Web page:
2. Lots of student levels in each room.In any given classroom, I have students on four different grade levels academically. The best worksheet is only going to be 'on level' with about half of them. While I don't need to hit their academic level for them to grow socially and emotionally, giving them a worksheet too easy or too hard does have negative ramifications. If it's too easy, I've got 'early finishers'. I don't have my own classroom so I don't have protocols and activities in place for this, which means I would have to hope for them having a book in their desk or risk important loss of their time (and yeah, 5 minutes of lost instructional time is kind of a big deal at my school). Or on the other end, I have students that cannot complete the worksheet independently. I don't have time to differentiate for all my kiddos. Modeling best practice for my teachers is important to me; so it feels wrong to not differentiate for my students with IEPs (and my EL newcomers and my student going through MTSS). 

3. What happens after the worksheet is done? For a really unfortunately large amount of my students, the answer is 'nothing'. For a lot of different reasons, our parents don't look at the papers in their kiddos' folders, let alone discuss them together. Educators usually give worksheets for a combo of these reasons: 1) to check for mastery in order to give a grade or plan next steps in instruction, 2) to provide a capture of a learning for parents to see, or 3) because the actual completing of the worksheet is super meaningful in the learning process. Numbers 1 is accomplished in other ways more applicable to the skills I'm teaching. Number 2 doesn't apply to me.  If number 3 does, I will consider putting the sheet in a sheet protector and having students complete it with a dry erase marker.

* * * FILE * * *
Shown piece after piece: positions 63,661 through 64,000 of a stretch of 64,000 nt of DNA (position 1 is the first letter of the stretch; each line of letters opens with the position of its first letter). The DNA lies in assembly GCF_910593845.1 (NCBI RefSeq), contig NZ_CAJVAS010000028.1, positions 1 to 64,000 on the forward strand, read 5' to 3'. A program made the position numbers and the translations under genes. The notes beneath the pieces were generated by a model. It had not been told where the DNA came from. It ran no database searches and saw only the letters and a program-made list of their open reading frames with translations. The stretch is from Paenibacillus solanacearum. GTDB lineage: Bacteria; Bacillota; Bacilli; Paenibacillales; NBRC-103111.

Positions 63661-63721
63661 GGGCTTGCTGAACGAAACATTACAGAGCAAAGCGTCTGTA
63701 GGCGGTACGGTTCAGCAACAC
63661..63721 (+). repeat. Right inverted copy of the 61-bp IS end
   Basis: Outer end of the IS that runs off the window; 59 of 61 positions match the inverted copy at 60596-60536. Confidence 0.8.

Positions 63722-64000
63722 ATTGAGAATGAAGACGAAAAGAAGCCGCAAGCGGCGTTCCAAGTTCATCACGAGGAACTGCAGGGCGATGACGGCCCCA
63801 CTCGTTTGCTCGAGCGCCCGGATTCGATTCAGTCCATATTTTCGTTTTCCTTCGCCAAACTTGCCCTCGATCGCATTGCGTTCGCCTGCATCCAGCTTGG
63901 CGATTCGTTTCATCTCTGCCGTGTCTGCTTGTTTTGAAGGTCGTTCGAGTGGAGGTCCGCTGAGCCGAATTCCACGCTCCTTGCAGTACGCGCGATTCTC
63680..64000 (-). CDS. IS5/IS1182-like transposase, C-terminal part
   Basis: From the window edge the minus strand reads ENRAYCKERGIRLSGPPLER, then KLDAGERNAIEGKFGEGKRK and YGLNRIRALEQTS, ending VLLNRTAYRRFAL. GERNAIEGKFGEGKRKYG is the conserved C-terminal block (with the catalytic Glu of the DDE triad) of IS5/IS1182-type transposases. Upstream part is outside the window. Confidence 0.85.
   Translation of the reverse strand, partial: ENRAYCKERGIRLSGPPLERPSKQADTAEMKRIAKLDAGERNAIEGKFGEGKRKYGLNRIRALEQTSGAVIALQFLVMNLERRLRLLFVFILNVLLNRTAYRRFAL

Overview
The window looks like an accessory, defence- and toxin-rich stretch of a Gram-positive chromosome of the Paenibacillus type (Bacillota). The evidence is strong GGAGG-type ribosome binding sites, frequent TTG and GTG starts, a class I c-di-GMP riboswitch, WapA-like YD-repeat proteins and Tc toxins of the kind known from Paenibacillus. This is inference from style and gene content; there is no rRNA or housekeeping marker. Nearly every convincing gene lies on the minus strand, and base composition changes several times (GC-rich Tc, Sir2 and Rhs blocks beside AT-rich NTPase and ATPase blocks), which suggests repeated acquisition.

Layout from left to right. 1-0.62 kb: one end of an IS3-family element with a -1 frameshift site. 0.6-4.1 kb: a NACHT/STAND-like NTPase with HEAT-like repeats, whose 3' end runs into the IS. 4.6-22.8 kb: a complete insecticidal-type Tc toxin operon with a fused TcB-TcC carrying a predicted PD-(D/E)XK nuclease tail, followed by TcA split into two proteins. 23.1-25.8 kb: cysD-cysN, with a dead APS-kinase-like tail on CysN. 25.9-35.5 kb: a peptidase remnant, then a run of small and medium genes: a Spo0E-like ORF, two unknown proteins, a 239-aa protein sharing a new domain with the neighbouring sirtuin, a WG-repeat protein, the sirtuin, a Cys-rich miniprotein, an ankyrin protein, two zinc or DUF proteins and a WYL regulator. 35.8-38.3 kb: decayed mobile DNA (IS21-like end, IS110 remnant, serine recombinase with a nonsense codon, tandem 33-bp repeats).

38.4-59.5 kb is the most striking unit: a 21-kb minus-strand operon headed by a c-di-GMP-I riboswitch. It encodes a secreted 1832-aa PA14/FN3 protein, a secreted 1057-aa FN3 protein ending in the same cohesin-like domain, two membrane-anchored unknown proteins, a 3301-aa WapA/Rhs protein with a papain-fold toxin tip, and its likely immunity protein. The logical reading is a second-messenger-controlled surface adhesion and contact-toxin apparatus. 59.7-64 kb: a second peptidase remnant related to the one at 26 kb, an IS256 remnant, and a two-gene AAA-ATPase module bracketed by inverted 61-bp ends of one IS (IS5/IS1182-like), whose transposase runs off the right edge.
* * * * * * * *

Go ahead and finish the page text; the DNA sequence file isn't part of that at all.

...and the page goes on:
4. They're not well aligned to lesson objectives.My lesson objectives are predominantly related to how students interact with one another. This means that my lesson activities should involve students interacting with one another! Sure, kiddos can chat together while they're completing a worksheet, but it's not the same thing - and they're usually not chatting about the worksheet anyways. If my lesson objective was multiplication fluency, a worksheet might make sense. If my lesson objective was correctly identifying education levels needed for different careers, a worksheet might make sense. Those aren't usually my objectives though. And when my objectives might involve knowledge acquisition that can be measured or applied by matching or sorting - I'd rather use a hands on cooperative activity like having them work together to sort cards.